- He's incorrect to say 1) God is uncaring, and 2) God is not in control.
- We sometimes make the same incorrect assumptions about God when in crisis.
- In Job 31:35, Job asks the universal question: "Why?"
God responds to Job's questions.
- Job 38-42 is the longest discourse in the Bible in which God speaks.
- God responds to Job's questions by raising seventy questions of his own.
- In Job 38:4-39:30, God answers Job's charge that he is unkind.
- In Job 40:6-41:34, God answers Job's charge that he is not in control.
Job responds to God's replies.
- In Job 40:3, Job essentially says he has no right to accuse God of not caring.
- In Job 42:6, Job repents for saying God didn't care.
- The point: Job had a terrific change of mind, even though God gave no answers.
- Job found comfort not in answers, but in God's revealed character. We can too.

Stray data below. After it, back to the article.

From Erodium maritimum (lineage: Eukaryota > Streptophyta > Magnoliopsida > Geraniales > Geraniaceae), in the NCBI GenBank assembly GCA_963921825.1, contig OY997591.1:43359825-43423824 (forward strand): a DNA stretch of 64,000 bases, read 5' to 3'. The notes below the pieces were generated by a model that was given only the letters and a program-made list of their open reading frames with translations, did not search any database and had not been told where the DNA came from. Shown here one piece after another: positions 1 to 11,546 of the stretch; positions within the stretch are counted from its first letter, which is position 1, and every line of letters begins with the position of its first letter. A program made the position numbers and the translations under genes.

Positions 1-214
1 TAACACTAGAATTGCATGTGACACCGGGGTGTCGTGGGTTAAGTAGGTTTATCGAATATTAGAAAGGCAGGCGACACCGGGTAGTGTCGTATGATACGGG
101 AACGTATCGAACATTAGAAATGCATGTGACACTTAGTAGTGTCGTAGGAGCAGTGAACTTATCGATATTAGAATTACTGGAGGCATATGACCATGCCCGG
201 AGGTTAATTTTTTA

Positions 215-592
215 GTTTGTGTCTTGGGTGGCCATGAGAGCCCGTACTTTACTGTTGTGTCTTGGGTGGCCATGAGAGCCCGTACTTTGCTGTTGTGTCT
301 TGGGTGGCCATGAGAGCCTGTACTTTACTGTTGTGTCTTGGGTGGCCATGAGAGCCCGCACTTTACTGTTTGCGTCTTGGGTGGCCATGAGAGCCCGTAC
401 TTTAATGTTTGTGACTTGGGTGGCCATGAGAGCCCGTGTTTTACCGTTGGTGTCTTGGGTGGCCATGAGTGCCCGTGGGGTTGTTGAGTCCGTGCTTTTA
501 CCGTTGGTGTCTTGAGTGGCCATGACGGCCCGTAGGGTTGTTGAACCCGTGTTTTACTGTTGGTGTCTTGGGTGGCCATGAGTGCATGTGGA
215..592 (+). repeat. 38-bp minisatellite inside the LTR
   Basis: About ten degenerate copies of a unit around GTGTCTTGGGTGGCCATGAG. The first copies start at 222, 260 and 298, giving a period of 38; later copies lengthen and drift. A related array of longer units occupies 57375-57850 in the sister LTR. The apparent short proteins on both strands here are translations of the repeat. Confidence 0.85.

- Illustration: Hannah tells of the time his wife discovered a lump on her breast, and he found comfort in God's character.
In 1 Thessalonians 2:17–3:13, Paul continues to respond to criticisms leveled against him by some in Thessalonica. Apparently his opponents suggested that he did not really care about them, an attitude confirmed by his failure to make a return visit to the church. Paul addresses this spurious criticism in at least four ways.
First, Paul tells the Thessalonians that despite the criticism he has received he still cares for them deeply, and thus, desires to revisit them, and rejoices in them, especially in light of the expectation of Christ’s return (2:17–20). Paul’s failure to pay a return visit was not spiritual indifference but rather satanic interference (v. 18).